Buying Yordano Ventura & Sonny Gray

Pitchers seemingly undergo true talent level changes far more frequently than hitters do, especially on a game by game basis. The velocity and movement of a pitcher’s pitches, along with his command, on any given day go a long way toward determining his fate. Let’s talk about two pitchers who struggled earlier in the year. One of whom we may never know for sure what the root cause of his issues were, while the other was almost surely injury related.

Yordano Ventura

In my May American League starting pitcher tiers update posted early that month, I dropped Ventura a tier despite running a perfectly respectable 3.67 ERA. The problem was a gruesome 22/20 K/BB ratio in 27 innings, resulting in an ugly 5.83 SIERA. Sure enough, since posting the tiers update, his good fortune has disappeared, as his ERA has predictably risen toward that SIERA, sitting at 4.99 since his May 6th game. I was so sure that Ventura was hiding an injury, most likely to his elbow. Aside from the control issues, his velocity was down as well. Ring the alarm bells!

But now I’m getting encouraged. On May 17th, his fastball velocity jumped from 94.8 mph his previous game to 96.5 mph. He had never sat above 95.5 in a game before that, so this was significant. Since that game, his velocity has not fallen below 95.2. Even better? He has shown the best velocity of the season over his last three games, with marks of at least 96.7 mph and his last game peaking at 97.5 mph. Check out his season velocity trend:

Yordano Ventura 2016 Velocity Trend

Now that’s a trend you like to see! Let’s break his season into three parts, before the velocity spike and then two ranges after the spike:

Yordano Ventura Game Trends
Date Range GS FBv K% BB% GB% Zone% F-Strike% SwStk% SIERA ERA
4/8 to 5/11 7 94.4 15.4% 16.6% 46.9% 45.8% 54.4% 8.4% 6.14 4.62
5/17 to 6/2 4 95.7 13.6% 6.4% 38.4% 53.7% 60.9% 4.0% 5.02 5.11
6/7 to 6/17 3 97.1 25.7% 1.4% 58.0% 48.6% 57.1% 11.2% 2.50 3.57

I initially wanted to break his season into just two ranges, but that middle section above wasn’t as good as I thought, so I elected to separate those games from his last three that really saw his performance spike. You’ll notice that his velocity has continued its upward trajectory, and although that did not actually translate into more swinging strikes and a higher strikeout rate initially for his first four game (the middle row), it certainly has over this last three. More importantly, he is now throwing strikes at a respectable rate and his walk rate isn’t so bloated.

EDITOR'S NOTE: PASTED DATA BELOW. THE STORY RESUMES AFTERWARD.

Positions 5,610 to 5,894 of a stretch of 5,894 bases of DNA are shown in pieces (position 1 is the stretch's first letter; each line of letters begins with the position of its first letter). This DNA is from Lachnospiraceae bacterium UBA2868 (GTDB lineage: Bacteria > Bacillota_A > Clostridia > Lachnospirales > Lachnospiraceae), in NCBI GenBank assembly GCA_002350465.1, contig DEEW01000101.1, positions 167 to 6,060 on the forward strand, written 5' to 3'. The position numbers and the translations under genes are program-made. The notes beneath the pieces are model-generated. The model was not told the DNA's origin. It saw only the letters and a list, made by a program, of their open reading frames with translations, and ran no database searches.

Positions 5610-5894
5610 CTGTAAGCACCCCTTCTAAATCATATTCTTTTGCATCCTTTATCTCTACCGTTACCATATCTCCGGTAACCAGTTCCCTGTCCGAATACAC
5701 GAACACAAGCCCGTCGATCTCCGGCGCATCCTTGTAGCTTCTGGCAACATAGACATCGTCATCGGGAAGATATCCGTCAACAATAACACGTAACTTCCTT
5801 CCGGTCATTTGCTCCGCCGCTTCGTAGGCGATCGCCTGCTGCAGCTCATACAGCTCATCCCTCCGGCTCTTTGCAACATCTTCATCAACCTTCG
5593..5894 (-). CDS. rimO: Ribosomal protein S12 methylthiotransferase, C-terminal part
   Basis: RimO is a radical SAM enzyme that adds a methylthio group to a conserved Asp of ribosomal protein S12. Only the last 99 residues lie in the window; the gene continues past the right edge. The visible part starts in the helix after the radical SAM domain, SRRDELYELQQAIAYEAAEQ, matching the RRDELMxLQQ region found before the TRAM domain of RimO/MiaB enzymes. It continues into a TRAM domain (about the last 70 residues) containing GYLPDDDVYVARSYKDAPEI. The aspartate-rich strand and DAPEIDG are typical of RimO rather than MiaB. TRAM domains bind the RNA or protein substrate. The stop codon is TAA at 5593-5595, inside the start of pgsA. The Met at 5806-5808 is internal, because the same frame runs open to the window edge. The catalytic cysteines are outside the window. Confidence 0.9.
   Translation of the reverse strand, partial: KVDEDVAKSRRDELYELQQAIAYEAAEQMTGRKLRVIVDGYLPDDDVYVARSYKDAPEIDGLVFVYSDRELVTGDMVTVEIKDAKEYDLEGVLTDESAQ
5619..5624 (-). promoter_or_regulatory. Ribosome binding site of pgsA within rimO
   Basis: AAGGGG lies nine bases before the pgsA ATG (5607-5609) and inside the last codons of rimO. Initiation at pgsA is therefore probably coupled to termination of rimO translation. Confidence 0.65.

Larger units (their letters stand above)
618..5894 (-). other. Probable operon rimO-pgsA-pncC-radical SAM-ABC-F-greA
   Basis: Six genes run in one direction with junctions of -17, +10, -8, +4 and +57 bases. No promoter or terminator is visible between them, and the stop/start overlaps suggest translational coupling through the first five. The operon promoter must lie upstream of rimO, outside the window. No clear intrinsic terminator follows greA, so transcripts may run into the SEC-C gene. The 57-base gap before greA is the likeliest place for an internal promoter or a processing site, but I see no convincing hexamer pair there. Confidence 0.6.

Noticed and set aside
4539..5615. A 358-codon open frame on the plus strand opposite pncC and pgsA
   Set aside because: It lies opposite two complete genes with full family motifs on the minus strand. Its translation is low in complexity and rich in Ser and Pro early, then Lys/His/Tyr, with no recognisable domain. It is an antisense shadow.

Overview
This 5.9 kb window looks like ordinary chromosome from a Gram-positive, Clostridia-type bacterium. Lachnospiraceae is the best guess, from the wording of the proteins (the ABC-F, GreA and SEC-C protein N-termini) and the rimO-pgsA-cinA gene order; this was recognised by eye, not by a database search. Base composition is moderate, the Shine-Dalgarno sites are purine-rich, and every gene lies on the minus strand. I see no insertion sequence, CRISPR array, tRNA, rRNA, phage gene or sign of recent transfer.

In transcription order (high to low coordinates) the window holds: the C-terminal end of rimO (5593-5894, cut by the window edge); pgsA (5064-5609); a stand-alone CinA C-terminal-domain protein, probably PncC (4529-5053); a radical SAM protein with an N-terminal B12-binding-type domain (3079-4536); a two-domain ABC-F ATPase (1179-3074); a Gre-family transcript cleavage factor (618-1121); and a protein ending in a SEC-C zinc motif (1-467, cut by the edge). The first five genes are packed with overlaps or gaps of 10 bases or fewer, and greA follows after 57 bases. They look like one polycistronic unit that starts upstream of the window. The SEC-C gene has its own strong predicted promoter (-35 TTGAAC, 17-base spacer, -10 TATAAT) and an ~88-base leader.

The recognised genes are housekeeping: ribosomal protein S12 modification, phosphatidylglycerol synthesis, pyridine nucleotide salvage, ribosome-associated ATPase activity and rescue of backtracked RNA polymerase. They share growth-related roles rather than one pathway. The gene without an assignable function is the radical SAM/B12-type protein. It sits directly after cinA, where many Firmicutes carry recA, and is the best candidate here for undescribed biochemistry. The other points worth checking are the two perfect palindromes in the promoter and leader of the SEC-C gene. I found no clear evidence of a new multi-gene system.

The velocity spike and dramatically improved control has quelled all my concerns about a possible hidden injury. The popular preseason breakout candidate looks to be back into such form and if his owner hasn’t dropped him or noticed his massive recent improvements, now is the time to buy. The only concern now remains with his personality and ability to stay on the field on avoid suspension!

Sonny Gray

Gray entered the season looking like an ace, after having posted an ERA no higher than 3.08 since he debuted in 2013. However, he has accomplished such impressive results with majorly suppressed BABIP marks, so we had to question how sustainable his success was. Did he have some sort of real BABIP suppression skill, was it simply good fortune, or a combination of both?

After his first nine starts of the year, his grotesque 6.19 ERA suggested that Gray had been riding the coattails of good ‘ole lady luck this whole time. His BABIP skyrocketed to .318, which was part of the explanation behind the unsightly ERA. But soon after that ninth start, he landed on the disabled list with a strained right trapezius. Ah hah! Was he hurting this whole time, which had led to the poor results and deterioration in his underlying skills?

Like we did with Ventura above, let’s take a look at Gray’s important metrics from before and after his DL stint:

Sonny Gray Game Trends
Time Period GS FBv K% BB% GB% Zone% F-Strike% SwStk% SIERA ERA
Pre-DL 9 92.4 18.5% 10.8% 52.9% 48.1% 60.4% 8.0% 4.67 6.19
Post-DL 4 93.7 19.2% 4.0% 53.9% 48.4% 70.7% 8.3% 3.56 3.28

Would you look at that. He gets healthy and suddenly his velocity surges 1.3 mph. You know what he averaged all of last year? 92.9 mph. As you can see by the strikeout rate and SwStk%, curiously the velocity spike hasn’t yet translated into more whiffs and strikeouts. But it’s obviously a good sign, and assuming you don’t give up control, you prefer more velocity to less. Really, the biggest improvement, like Ventura, is with his control. Though he’s throwing a similar rate of pitches inside the zone, check out that F-Strike% since returning from his DL stint! That has undoubtedly helped push his walk rate down to just 4.0%.

It surely seems like Gray is back to being Gray. His BABIP hasn’t dropped down to his previous suppressed levels though, likely thanks to a weak Athletics defense that ranks last in baseball in UZR/150. However, the team also ranked second to last in 2015 and yet Gray still posted a .255 BABIP. He should be back to being a pretty good mixed league asset, even if BABIP suppression proves to be missing from his true skill set.

Mike Podhorzer is the 2015 Fantasy Sports Writers Association Baseball Writer of the Year. He produces player projections using his own forecasting system and is the author of the eBook Projecting X 2.0: How to Forecast Baseball Player Performance, which teaches you how to project players yourself. His projections helped him win the inaugural 2013 Tout Wars mixed draft league. Follow Mike on Twitter @MikePodhorzer and contact him via email.

Newest Most Voted
Inline Feedbacks
View all comments
7 years ago

Would you drop Joe Ross to make the grab on Ventura? (K/ERA/WHIP/K/9/QS)